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Figures

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Fig. 1

Developed FE model of lower extremity ACL: anterior cruciate ligament; PCL: posterior cruciate ligament; FCL: fibular collateral ligament; sMCL, dMCL and oMCL: superficial, deep and oblique bundles of medial collateral ligament; CAPm, CAPl, CAPo and CAPa: medial, lateral, oblique popliteal and arcuate popliteal bundles of posterior capsule; ALS: anterolateral structure; PFL: popliteofibular ligament; MPFL: medial patellofemoral ligament; LPFL: lateral patellofemoral ligament; PT: patellar tendon; VM: vastus medialis; RF: rectus femoris; VI: vastus intermidus; VL: vastus lateralis; BFLH: biceps femoris long head; BFSH: biceps femoris short head; SM: semimembranous; ST: semitendinosus; SR: sartorius; GA: gracilis; GM: gastrocnemius medial; GL: gastrocnemius lateral.

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Fig. 2

FE predictions versus experimental data of the uniaxial tension test for ACL and PCL (top) and MCL (bottom)

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Fig. 3

FE predictions versus experimental data for tibiofemoral axial plane kinematics under quasi-static loading conditions (shaded area represent experimental 95% confidence intervals)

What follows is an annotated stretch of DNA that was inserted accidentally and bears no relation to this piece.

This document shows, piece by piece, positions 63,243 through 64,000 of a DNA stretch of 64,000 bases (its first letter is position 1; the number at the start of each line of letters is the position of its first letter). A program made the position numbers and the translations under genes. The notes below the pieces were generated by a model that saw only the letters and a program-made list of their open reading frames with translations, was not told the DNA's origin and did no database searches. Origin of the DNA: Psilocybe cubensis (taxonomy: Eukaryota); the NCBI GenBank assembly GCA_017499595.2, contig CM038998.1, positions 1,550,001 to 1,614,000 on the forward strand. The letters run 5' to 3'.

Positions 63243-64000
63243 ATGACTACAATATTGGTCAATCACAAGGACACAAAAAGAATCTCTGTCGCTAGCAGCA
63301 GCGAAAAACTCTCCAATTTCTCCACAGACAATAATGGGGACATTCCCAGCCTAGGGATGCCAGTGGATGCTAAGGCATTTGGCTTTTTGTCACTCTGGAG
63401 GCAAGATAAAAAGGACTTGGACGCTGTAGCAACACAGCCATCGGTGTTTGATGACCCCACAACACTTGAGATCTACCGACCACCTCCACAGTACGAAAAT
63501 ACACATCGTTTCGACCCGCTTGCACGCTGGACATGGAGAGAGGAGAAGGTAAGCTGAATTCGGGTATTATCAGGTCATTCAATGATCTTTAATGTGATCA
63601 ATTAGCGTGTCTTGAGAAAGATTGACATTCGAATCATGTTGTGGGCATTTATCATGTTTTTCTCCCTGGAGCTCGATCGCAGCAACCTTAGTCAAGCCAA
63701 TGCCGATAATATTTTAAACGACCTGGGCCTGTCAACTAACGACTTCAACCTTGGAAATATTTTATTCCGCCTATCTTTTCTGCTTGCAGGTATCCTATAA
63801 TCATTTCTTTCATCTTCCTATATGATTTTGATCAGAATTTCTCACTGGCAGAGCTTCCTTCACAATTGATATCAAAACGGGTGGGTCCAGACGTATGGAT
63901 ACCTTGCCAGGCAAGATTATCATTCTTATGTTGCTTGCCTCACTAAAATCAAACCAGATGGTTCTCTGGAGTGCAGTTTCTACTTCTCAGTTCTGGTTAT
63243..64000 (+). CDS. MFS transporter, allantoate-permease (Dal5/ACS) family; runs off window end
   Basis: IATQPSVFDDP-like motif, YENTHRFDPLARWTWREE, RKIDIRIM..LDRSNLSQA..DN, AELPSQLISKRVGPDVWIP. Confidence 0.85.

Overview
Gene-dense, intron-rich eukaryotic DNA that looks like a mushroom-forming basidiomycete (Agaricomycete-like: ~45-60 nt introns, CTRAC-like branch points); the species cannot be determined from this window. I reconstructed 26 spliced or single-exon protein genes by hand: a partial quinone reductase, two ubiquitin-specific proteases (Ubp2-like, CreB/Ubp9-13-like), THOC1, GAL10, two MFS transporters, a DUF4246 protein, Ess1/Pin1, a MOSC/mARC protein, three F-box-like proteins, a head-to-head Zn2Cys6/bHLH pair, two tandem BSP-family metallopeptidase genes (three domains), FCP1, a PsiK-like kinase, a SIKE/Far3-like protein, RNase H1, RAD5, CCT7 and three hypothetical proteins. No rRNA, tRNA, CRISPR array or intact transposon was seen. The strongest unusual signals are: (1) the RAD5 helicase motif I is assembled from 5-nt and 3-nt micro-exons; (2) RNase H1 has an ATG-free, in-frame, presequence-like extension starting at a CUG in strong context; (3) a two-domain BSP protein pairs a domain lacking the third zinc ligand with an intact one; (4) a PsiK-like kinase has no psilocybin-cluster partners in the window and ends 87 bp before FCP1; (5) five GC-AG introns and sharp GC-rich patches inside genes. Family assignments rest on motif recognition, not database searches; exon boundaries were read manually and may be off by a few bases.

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Fig. 4

FE predictions versus experimental data for tibiofemoral frontal plane kinematics under quasi-static loading conditions (shaded area represent experimental 95% confidence intervals)

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Fig. 5

FE predictions versus experimental data for ACL strain under quasi-static isolated and combined internal rotation moments (shaded area represent experimental 95% confidence intervals)

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Fig. 6

FE predictions versus experimental data for ACL strain under quasi-static isolated and combined abduction moments (shaded area represent experimental 95% confidence intervals)

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Fig. 7

FE predictions versus experimental data for MCL strain under quasi-static isolated and combined internal rotation moments (shaded area represent experimental 95% confidence intervals)

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Fig. 8

FE predictions versus experimental data for medial compartment COP translation under quasi-static loading conditions (shaded area represent experimental 95% confidence intervals)

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Fig. 9

FE predictions versus experimental data for lateral compartment COP translation under quasi-static loading conditions (shaded area represent experimental 95% confidence intervals)

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Fig. 10

Pressure distribution across the tibial articular cartilage under functional loading conditions obtained experimentally (top) and predicted by the FE model (bottom)

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Fig. 11

FE predictions versus experimental data for ACL force under simulated static loading conditions (error bars represent experimental 95% confidence intervals)